Ecosystems: All species in a given area, along with the physical
environment with which they interact, e.g. a forest or a coral reef.
Ecosystem services: The benefits people obtain from ecosystem
processes, e.g. in urban areas: food supply, water supply, urban
temperature regulation, noise reduction, air purification, waste
treatment, pollination, recreation and habitat for biodiversity.
Resilience: The capacity of a system – be it a forest, city or
economy – to deal with change and continue to develop.
Nature based solutions are interventions which use
nature and ecosystem services to tackle environmental
challenges, including climate change. They constitute of
‘smart’ green infrastructure solutions that changes the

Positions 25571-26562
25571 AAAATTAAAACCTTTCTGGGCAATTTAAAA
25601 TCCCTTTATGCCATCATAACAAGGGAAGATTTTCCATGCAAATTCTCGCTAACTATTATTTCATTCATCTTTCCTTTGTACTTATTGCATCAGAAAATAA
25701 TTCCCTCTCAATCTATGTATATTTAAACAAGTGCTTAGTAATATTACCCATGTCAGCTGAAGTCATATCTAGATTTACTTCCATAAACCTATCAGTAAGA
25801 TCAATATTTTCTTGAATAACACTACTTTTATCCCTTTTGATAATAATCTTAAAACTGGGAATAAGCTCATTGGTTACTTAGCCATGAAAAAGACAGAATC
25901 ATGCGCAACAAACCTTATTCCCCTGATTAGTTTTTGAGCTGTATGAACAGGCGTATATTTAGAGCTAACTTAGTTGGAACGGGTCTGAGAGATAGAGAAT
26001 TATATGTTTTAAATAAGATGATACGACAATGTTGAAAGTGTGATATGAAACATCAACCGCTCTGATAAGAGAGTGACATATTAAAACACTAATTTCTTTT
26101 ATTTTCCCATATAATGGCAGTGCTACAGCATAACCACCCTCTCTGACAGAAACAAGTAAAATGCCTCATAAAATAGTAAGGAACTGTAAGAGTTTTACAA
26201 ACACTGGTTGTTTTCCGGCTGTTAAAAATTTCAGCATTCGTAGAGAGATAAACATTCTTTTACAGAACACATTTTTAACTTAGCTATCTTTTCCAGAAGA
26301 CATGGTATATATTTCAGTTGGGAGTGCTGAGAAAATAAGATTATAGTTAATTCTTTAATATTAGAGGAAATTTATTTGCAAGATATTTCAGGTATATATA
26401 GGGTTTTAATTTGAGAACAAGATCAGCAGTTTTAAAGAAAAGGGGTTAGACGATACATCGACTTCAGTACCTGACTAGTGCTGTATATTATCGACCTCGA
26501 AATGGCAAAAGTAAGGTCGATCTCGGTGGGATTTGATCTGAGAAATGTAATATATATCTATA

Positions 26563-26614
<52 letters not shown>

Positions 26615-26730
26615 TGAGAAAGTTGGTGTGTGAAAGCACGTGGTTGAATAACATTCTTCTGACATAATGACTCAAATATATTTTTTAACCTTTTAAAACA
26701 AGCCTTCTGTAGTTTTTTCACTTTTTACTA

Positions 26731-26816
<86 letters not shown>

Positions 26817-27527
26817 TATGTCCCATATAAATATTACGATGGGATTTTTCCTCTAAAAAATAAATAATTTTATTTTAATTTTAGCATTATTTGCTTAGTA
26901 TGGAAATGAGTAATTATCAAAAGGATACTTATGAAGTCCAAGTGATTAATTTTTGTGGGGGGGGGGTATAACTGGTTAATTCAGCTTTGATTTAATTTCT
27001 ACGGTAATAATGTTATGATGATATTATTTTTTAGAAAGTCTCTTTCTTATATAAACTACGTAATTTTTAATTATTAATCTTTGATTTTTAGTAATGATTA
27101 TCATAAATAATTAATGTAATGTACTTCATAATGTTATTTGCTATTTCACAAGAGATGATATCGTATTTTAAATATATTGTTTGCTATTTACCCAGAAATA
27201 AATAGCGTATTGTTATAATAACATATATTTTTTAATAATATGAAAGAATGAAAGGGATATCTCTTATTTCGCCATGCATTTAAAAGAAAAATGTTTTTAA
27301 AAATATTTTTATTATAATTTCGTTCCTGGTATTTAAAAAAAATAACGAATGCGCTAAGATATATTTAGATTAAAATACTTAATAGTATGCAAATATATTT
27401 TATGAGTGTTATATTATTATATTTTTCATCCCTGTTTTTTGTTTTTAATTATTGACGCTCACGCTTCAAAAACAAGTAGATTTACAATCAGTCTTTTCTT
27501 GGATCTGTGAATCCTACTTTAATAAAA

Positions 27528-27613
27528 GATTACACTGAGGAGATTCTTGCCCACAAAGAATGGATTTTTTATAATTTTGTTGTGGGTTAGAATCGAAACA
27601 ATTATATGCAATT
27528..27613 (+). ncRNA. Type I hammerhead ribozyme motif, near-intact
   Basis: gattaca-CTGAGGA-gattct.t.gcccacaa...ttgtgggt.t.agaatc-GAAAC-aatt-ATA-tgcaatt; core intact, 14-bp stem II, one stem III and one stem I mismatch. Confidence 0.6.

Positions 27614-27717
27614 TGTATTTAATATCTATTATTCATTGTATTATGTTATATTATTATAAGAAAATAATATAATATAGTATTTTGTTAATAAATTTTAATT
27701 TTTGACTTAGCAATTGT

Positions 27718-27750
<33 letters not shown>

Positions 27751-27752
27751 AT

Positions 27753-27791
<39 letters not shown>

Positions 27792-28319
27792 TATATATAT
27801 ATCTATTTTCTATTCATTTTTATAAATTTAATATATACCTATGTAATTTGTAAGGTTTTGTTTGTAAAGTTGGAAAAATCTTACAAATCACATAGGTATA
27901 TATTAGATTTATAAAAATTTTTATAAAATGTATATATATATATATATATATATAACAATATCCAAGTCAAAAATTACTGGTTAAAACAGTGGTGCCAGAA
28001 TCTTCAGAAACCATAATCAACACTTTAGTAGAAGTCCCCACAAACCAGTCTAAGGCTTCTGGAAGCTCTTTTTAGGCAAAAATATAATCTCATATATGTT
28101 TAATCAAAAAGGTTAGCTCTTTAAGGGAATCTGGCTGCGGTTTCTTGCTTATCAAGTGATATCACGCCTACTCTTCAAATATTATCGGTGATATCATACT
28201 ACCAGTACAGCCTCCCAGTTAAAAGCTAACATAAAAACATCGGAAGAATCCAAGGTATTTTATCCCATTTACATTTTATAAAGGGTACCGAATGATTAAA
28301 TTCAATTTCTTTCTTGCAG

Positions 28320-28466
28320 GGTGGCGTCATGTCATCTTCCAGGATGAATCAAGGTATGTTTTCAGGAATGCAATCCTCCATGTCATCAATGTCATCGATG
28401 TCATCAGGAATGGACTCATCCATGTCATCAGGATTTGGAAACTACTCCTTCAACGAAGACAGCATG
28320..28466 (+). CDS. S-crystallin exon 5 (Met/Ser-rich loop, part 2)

way urban infrastructure – roads, drains, fl ood gates,
river banks, water and sanitation facilities, electricity
supply, and buildings are conceived of, designed and
managed to be sustainable and resilient to the impacts of
climate change. Nature-based solutions have also shown
to be cost-effective and resource-effi cient. Below are a
few examples on how to integrate nature-based solutions
into urban planning.
Building natural barriers such as mangroves, oyster and
coral reefs in coastal cities can provide a nature-based
solution to coastal erosion; reduce the potential damage
from storms and waves; fi ltering contaminated seawater;
and support local fi sheries.
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Planting trees and restoring or providing green public
spaces in cities help lowering temperatures and pollution